Derek Chauvin’s trial opened last month with his lawyer telling the jury there was much more to George Floyd’s death than the now notorious video that prompted global protests for racial justice and landed the former police officer with a murder charge.
Eric Nelson laid out the pillars of his defence of Chauvin, the former Minneapolis officer filmed kneeling on Floyd’s neck for more than nine minutes, in his opening statement. He said there was an untold story of drug intoxication, a failing heart, a hostile mob, and a police officer doing the best he was trained to do.
Nelson also had a card up his sleeve: an official autopsy that made no mention of Floyd having the breath squeezed out of him, as the prosecution claimed, but which did talk about a heart condition and illegal drug use.
The defence lawyer promised the jurors that by the time they heard all the evidence, “common sense” would require them to acquit the former policeman who has denied charges of second and third degree murder, and manslaughter, over Floyd’s death last May.
But as Nelson begins to present his case on Tuesday, he will be confronted with persuading a jury that has listened to a parade of prosecution witnesses who already appear to have done considerable damage to his case.
Watch: George Floyd's family testifies as prosecution prepares to rest their case
Nelson is presenting two key arguments. He says that whatever actions Chauvin took were reasonable and followed his training as a police officer, and that in any case those actions are not what killed Floyd.
“You will learn that Derek Chauvin did exactly what he had been trained to do over the course of his 19-year career. The use of force is not attractive, but it is a necessary component of policing,” he told the jury.
But that will be a harder line for Nelson to push after no less than eight of Chauvin’s former colleagues in the Minneapolis police department, including the head of the murder squad, told the jury that digging a knee into a suspect’s neck as a means of detaining them was never authorised. Remarkably, those testifying against Chauvin also included the city’s police chief, Medaria Arradondo, who fired him the day after Floyd’s death and called it “murder”.
“It’s not part of our training, and it is certainly not part of our ethics and our values,” he said of Chauvin’s conduct.
Defence lawyers frequently tell juries trying police officers not to second-guess those who have to make split-second life-and-death decisions. But that is going to be a difficult argument to present in the face of video that shows Chauvin pressing his knee down on a passive Floyd with plenty of time to decide on his actions.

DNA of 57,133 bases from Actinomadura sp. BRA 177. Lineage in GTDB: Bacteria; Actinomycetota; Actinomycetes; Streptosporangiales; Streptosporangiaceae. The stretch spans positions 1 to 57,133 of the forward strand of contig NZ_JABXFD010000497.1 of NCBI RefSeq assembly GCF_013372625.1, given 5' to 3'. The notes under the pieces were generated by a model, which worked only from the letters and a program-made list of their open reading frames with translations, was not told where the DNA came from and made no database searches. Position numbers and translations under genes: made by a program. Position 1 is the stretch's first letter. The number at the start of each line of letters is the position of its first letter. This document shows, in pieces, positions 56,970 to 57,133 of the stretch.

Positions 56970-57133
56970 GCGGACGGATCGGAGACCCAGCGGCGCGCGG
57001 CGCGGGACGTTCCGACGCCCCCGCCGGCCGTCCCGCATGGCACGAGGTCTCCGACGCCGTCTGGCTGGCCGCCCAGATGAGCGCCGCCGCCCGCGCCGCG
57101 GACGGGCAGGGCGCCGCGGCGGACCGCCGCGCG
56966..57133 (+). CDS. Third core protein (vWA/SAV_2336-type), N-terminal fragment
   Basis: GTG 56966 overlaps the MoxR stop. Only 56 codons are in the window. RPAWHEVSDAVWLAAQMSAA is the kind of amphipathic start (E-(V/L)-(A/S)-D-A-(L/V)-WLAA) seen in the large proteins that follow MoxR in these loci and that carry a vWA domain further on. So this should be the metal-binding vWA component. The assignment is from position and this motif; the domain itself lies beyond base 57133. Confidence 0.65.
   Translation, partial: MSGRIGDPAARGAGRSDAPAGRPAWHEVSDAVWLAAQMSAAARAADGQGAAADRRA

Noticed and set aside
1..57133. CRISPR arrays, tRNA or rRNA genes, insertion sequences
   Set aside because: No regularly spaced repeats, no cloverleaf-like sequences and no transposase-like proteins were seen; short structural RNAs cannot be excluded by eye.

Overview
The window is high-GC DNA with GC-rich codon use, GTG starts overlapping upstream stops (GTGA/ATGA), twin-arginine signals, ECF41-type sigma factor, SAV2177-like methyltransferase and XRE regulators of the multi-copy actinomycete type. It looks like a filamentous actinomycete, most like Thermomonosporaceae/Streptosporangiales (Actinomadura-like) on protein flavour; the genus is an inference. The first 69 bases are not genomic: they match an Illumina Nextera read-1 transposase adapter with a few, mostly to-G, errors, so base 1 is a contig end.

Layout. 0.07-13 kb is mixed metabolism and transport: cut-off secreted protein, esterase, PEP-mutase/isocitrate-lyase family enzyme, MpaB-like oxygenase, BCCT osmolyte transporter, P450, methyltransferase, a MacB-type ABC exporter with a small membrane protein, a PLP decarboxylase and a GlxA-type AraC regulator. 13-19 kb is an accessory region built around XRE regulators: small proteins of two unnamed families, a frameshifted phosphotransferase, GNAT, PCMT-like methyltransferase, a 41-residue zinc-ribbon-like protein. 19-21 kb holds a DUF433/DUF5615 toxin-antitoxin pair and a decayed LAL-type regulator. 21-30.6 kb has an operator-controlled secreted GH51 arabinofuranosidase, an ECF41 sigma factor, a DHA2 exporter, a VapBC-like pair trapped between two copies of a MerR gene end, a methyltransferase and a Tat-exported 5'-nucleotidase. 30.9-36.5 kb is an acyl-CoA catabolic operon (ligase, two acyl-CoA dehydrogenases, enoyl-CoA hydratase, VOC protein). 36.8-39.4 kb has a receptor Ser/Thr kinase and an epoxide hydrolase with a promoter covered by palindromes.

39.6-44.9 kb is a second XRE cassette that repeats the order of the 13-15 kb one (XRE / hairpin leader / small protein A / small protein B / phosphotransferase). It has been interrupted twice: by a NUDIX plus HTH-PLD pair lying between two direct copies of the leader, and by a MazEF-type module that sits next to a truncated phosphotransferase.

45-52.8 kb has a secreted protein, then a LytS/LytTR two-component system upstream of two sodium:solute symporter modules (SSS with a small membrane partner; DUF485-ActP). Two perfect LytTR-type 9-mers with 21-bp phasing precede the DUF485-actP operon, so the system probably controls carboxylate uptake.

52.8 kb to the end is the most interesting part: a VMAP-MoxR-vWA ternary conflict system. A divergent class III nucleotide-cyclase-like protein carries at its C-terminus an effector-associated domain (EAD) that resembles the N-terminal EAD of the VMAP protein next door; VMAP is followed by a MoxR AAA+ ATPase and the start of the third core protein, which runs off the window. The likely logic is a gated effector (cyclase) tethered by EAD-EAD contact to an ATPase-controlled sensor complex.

Likewise, a jury might decide that Nelson’s claim that Chauvin and the three officers with him faced a hostile mob, which distracted them from focussing on Floyd’s growing struggle for life, is not what they see on a video showing bystanders mostly pleading with Chauvin to lift his knee.
But perhaps the biggest obstacle the defence now faces is the wealth of testimony from medical experts about how Floyd died.
Nelson went into the trial armed with an official autopsy that is ambiguous enough on the cause of Floyd’s death to provide fertile ground for sowing reasonable doubt.
The Hennepin county medical examiner, Dr Andrew Baker, concluded that the detained man died of “cardiopulmonary arrest complicating law enforcement subdual, restraint, and neck compression”. Baker listed heart disease and illicit drug use as “other significant conditions”.
Nelson boiled that down to Floyd dying from a coronary condition combined with the use of powerful illegal drugs found in his system, the opioid fentanyl and methamphetamine.
Crucially for the defence, the medical examiner said nothing about lack of oxygen or asphyxia.
This was clearly a problem for the prosecution. In different circumstances, it might have been expected to lead the medical evidence with the findings of the official autopsy and then put experts on the stand to back them up.
Confronted with Baker’s conclusions, the prosecution did the reverse. It had a succession of medical experts state unequivocally that Floyd died because he couldn’t breathe under the grip of the police officers.
One medical witness in particular, an Irish-born pulmonologist, Dr Martin Tobin, held the jury’s attention for hours as he gave clear explanations of complex medical issues. He said that Floyd died because he was caught in a “vice” between Chauvin and the street that all but stopped him breathing
“It was almost to the effect that if a surgeon had gone in and removed the lung,” he said.
Everything else – brain damage and then heart failure – had followed from that.
Tobin’s conclusions were backed by another witness, Dr Lindsey Thomas, a medical examiner who trained Baker. She said the autopsy could not be considered in isolation from the video evidence of the police pressing Floyd into the street.
By the time Baker took the stand, all the prosecution had to do was to get him to agree that the autopsy offered a conclusion on the moment of Floyd’s death – that his heart gave way – but not what caused that to happen. Baker obliged by telling the jury that whatever the condition of Floyd’s heart or the impact of the drugs in his system, he would not have died on that May evening if the police officers had not set in train the collapse of his system.
While the autopsy is still a potential chink in the prosecution’s armour, Baker’s findings look less like a winning card in raising reasonable doubt than at the beginning of the trial.
Now a Minneapolis jury, and millions of Americans, wait to see whom Nelson will produce as witnesses to say differently.
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